The old “not in my back yard” attitude. Want their cake and eat it too. “Cut spending, but not if it takes money from what’s nearest and dearest to me.” Cut taxes but I want the same level of services. Here, let me pull a rabbit out of my hat.
Here’s the question that was posed to nearly 23,000 people: “Which is more important now — spending to keep the economy growing, or cutting back government spending to bring the deficit under control?”
And here are some of the telling replies:
“Unless of course you intend to cut back on anything my family needs. … This is an easy position to take until it impacts you.”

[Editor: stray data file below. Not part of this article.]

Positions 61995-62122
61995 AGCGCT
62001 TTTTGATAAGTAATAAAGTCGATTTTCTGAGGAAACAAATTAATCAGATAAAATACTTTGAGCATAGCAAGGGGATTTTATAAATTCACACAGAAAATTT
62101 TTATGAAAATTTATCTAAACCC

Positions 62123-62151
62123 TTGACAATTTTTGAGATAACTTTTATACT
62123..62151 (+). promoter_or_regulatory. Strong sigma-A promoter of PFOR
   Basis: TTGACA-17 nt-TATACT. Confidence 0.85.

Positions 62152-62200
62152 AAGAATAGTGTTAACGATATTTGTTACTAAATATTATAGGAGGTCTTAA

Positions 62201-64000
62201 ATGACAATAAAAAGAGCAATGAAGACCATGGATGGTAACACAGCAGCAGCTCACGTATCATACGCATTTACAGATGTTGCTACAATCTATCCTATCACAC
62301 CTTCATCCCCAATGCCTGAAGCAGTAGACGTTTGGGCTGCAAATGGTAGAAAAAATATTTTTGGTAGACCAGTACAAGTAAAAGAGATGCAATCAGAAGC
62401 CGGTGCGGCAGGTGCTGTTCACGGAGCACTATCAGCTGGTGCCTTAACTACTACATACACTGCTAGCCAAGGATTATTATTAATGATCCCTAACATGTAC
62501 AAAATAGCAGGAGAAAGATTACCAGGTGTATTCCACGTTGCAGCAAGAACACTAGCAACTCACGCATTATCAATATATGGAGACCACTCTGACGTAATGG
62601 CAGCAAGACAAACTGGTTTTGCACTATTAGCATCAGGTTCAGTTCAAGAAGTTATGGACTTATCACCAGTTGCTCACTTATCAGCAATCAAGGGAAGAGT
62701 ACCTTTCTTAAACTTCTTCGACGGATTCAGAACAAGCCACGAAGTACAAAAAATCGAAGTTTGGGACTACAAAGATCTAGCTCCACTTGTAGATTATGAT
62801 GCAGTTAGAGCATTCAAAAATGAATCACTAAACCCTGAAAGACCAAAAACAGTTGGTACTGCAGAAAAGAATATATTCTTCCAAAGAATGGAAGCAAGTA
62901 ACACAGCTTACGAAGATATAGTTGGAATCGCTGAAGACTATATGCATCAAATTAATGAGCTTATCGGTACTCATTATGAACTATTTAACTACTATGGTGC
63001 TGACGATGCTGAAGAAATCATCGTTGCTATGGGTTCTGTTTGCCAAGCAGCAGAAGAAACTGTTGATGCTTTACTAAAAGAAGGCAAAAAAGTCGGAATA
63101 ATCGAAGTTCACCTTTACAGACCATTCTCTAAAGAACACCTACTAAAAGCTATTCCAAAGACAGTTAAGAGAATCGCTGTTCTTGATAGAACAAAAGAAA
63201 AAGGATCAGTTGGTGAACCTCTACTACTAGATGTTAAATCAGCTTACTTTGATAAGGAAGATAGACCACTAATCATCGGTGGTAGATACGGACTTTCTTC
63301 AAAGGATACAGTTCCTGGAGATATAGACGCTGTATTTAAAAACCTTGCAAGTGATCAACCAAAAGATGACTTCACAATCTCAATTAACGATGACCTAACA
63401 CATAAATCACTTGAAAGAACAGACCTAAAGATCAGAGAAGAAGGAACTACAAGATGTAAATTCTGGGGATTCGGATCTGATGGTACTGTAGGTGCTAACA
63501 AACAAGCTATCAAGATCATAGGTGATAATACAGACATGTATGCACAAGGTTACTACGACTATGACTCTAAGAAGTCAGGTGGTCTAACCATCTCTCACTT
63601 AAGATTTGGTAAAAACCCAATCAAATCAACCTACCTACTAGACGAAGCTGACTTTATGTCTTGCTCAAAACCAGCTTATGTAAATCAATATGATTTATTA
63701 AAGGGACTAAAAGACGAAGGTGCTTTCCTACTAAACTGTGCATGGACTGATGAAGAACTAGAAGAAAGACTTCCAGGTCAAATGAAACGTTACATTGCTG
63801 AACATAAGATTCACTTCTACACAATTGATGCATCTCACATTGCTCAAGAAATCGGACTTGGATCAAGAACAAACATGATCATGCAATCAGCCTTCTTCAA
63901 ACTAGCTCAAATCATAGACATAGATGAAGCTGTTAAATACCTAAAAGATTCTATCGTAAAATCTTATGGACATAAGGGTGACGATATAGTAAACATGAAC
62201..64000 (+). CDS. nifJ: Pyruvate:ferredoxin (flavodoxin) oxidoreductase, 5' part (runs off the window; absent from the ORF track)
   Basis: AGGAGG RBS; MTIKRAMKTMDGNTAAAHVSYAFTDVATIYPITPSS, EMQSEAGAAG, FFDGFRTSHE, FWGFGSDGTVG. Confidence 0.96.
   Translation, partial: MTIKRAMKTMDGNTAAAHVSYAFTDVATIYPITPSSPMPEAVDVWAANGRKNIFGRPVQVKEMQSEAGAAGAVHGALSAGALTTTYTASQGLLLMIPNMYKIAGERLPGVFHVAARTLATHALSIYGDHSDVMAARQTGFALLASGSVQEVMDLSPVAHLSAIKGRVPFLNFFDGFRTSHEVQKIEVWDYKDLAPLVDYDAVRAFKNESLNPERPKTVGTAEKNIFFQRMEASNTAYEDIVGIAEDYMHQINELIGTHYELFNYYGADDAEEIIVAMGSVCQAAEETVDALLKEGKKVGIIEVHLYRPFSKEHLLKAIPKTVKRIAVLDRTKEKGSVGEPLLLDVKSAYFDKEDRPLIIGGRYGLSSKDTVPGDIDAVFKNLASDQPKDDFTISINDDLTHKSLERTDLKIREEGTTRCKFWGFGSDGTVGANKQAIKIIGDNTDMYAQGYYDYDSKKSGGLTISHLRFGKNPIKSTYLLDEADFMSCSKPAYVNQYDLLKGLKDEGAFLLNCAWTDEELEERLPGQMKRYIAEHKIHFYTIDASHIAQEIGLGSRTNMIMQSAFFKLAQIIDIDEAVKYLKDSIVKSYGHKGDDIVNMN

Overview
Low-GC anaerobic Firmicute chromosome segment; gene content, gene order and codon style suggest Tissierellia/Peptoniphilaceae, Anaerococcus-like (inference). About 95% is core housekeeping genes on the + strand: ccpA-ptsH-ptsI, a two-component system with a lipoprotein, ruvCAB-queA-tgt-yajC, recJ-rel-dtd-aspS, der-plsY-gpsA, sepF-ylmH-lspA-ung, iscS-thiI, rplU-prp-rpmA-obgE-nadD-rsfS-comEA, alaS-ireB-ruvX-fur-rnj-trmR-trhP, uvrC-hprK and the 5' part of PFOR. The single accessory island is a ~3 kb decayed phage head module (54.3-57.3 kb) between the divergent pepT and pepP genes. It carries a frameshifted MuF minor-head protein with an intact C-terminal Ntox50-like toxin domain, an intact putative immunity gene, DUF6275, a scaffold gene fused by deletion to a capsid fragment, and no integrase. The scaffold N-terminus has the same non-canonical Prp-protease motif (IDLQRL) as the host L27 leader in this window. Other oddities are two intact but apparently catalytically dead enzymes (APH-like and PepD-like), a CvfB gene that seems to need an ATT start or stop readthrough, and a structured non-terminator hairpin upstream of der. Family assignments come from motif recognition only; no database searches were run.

“Why not start by cutting some of the free housing in every town in America for the deadbeats along with Medicaid, utility assistance, free dental, free health, etc. Leave my Social Security alone”
Despite overwhelming consensus to cut spending there were other contradictions:
- 58 percent said they support government spending to develop new energy sources.
- 70 percent said they think new government investment in the country’s infrastructure will help boost the economy over the long haul.
- 68 percent said the government should fund job-training programs.
- 74 percent said it should support the manufacturing sector.
Increase spending like that and still cut spending. And oh yeah, cut taxes too. Time for another rabbit…
“Maybe it’s human nature to look for something — or someone — to blame when circumstances get difficult. But it doesn’t make the solutions any easier.” There’s plenty to blame our politicians for, whether they’re denying witchcraft or not. Sometimes its best to just look in the mirror and see who’s staring back.